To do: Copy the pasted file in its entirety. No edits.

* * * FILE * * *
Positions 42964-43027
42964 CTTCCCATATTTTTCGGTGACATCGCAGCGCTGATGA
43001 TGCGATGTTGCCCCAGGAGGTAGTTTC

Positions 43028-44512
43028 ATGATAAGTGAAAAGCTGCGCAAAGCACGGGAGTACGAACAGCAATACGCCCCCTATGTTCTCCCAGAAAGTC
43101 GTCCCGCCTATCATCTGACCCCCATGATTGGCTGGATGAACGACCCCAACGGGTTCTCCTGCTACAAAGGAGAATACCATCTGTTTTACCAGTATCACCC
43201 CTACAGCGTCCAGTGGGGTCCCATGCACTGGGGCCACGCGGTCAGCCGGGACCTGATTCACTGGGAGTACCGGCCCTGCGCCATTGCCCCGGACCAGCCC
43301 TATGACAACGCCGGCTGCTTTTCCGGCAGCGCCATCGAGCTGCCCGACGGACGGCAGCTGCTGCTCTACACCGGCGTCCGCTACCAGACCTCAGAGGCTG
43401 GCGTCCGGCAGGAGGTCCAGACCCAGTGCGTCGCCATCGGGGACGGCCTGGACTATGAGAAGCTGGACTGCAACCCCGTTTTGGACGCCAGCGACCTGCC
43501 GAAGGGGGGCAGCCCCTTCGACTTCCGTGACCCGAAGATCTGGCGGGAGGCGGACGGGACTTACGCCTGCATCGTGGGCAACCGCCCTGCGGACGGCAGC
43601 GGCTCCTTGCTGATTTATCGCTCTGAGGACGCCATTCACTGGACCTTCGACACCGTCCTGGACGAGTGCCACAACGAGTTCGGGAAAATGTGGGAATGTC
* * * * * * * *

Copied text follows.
Positions 42964-43027
42964 CTTCCCATATTTTTCGGTGACATCGCAGCGCTGATGA
43001 TGCGATGTTGCCCCAGGAGGTAGTTTC

Positions 43028-44512
43028 ATGATAAGTGAAAAGCTGCGCAAAGCACGGGAGTACGAACAGCAATACGCCCCCTATGTTCTCCCAGAAAGTC
43101 GTCCCGCCTATCATCTGACCCCCATGATTGGCTGGATGAACGACCCCAACGGGTTCTCCTGCTACAAAGGAGAATACCATCTGTTTTACCAGTATCACCC
43201 CTACAGCGTCCAGTGGGGTCCCATGCACTGGGGCCACGCGGTCAGCCGGGACCTGATTCACTGGGAGTACCGGCCCTGCGCCATTGCCCCGGACCAGCCC
43301 TATGACAACGCCGGCTGCTTTTCCGGCAGCGCCATCGAGCTGCCCGACGGACGGCAGCTGCTGCTCTACACCGGCGTCCGCTACCAGACCTCAGAGGCTG
43401 GCGTCCGGCAGGAGGTCCAGACCCAGTGCGTCGCCATCGGGGACGGCCTGGACTATGAGAAGCTGGACTGCAACCCCGTTTTGGACGCCAGCGACCTGCC
43501 GAAGGGGGGCAGCCCCTTCGACTTCCGTGACCCGAAGATCTGGCGGGAGGCGGACGGGACTTACGCCTGCATCGTGGGCAACCGCCCTGCGGACGGCAGC
43601 GGCTCCTTGCTGATTTATCGCTCTGAGGACGCCATTCACTGGACCTTCGACACCGTCCTGGACGAGTGCCACAACGAGTTCGGGAAAATGTGGGAATGTC